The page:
Back from commercial, the next segment is about dating and romance. After some clips, Bosley talks about how Marion and Howard knew Fonzie had a reputation with women before he ever moved into their place. Clips are shown featuring Fonzie and Richie. Bosley talks about how Marion and Howard were concerned about Richie going out with the type of women Fonzie would see. More clips are shown. Anson Williams talks about how they did okay with women before the show, but they never did that good. Potsie, Ralph, Richie, and Fonzie clips are shown. Bosley talks about Laverne and Shirley. Clips are shown. Marshall talks about how the cast gelled so well and how the girls were given room to perform. Another clip is shown.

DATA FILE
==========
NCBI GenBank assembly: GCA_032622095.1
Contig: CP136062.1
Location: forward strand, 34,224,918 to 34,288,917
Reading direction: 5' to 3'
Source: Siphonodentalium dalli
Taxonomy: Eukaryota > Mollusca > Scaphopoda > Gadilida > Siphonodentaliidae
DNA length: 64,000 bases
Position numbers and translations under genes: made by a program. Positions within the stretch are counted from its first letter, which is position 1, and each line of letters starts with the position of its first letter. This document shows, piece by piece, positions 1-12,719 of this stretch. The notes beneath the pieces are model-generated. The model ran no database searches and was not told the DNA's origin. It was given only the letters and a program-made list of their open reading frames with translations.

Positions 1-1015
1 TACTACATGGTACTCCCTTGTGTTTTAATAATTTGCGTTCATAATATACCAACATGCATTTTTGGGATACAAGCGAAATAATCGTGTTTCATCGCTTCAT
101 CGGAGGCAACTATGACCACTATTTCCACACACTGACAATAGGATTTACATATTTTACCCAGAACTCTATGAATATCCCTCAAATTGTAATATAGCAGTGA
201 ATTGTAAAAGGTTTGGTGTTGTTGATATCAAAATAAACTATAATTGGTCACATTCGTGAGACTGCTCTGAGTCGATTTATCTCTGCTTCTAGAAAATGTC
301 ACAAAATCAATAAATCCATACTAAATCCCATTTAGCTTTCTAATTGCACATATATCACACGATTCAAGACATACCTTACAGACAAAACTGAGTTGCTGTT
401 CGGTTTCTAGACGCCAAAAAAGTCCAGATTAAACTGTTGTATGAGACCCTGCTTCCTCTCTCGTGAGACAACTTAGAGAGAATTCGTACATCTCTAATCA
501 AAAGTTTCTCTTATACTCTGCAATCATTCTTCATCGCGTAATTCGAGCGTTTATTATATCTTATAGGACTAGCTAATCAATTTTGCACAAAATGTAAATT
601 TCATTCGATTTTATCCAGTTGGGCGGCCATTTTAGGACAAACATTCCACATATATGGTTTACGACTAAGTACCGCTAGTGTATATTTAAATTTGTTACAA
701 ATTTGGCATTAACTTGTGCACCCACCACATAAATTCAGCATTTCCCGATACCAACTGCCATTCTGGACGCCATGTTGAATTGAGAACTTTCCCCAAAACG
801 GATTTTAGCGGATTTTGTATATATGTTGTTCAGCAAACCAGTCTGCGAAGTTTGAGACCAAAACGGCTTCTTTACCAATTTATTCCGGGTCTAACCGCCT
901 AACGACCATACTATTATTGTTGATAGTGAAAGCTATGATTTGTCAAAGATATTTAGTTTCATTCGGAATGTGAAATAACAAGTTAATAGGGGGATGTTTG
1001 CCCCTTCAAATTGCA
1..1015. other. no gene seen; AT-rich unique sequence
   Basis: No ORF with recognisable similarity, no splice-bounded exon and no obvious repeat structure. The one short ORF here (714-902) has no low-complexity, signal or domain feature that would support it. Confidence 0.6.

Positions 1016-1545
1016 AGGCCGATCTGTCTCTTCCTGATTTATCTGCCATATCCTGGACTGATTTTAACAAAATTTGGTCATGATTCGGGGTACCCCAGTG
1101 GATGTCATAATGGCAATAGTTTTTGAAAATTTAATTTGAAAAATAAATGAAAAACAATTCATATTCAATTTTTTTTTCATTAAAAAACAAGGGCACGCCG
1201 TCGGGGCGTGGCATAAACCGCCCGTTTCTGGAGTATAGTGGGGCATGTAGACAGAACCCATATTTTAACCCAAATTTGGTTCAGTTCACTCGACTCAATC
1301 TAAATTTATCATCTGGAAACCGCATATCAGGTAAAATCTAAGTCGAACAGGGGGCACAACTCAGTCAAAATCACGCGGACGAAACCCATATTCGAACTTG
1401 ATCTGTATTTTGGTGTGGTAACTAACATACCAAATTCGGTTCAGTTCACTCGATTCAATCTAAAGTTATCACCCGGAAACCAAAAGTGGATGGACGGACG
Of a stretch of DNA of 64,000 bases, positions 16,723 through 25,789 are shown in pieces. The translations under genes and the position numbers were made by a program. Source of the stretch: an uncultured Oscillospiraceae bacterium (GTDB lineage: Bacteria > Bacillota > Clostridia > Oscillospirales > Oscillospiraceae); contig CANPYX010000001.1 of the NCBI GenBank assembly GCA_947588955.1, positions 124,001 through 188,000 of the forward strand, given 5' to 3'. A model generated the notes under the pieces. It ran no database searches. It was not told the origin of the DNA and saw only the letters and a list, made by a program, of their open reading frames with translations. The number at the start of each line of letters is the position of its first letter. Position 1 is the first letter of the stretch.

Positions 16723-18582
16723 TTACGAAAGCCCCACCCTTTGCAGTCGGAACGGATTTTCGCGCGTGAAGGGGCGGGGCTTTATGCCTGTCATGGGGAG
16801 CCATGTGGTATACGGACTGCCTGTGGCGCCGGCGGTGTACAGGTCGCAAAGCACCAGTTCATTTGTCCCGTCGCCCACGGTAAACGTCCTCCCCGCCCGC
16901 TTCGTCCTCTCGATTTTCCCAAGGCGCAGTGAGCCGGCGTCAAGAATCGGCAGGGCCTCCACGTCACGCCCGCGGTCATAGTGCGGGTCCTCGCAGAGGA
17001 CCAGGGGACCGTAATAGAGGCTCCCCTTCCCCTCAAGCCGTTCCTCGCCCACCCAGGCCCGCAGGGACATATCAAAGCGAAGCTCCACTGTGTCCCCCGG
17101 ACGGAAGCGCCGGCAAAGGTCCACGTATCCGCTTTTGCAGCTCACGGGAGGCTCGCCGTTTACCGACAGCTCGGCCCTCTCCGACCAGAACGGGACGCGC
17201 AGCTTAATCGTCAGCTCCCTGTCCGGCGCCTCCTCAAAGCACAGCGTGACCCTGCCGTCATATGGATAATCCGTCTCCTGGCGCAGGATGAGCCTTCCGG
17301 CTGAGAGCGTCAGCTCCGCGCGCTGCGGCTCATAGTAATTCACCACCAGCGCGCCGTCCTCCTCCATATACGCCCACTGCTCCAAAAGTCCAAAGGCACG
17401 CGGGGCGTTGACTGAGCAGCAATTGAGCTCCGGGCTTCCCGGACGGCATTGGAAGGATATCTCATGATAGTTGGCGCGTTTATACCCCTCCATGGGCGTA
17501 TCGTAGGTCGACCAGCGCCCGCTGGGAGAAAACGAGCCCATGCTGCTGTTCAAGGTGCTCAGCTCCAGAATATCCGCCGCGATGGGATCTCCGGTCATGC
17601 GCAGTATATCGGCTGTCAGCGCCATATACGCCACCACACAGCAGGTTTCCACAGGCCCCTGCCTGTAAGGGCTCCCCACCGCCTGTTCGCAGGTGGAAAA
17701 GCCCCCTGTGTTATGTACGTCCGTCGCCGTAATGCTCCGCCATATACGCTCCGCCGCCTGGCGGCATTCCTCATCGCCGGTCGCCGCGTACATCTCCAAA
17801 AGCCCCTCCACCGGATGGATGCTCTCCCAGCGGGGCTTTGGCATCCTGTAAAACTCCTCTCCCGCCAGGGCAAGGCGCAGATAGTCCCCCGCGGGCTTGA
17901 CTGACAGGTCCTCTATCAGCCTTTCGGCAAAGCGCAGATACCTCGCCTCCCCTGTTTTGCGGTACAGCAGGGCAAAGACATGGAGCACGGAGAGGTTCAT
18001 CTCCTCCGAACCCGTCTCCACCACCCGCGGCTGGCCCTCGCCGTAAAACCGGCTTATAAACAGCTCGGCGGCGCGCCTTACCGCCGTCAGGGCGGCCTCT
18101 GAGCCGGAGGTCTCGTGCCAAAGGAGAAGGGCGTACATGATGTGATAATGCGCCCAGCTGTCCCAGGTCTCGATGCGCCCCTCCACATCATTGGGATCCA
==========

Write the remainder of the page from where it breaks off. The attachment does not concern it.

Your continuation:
The next segment deals with Arnold's. Howard talks about how some of the best scenes were at Arnold's and how the dialogue would just flow when they were in the booths. Clips are shown. Pat Morita talks about how Arnold came to be the owner of a drive-in in Milwaukee. Clips are shown. Winkler and Most talk about how the guys bonded. A clip is shown. Howard talks about the ebb and flow relationship the actors had. Clips are shown. Al Molinaro talks about how he originally thought he would be out of place with all of the kids around. Clips are shown. Howard talks about how his relationships with the other guys were somewhat like those of army buddies. A clip is shown. Most, Williams, and Howard talk about their friendship. A clip of Potsie, Fonzie, Richie, and Ralph singing "Blueberry Hill" from the "Welcome Home" episode is shown followed by Williams, Winkler, Howard, and Most singing it for the special.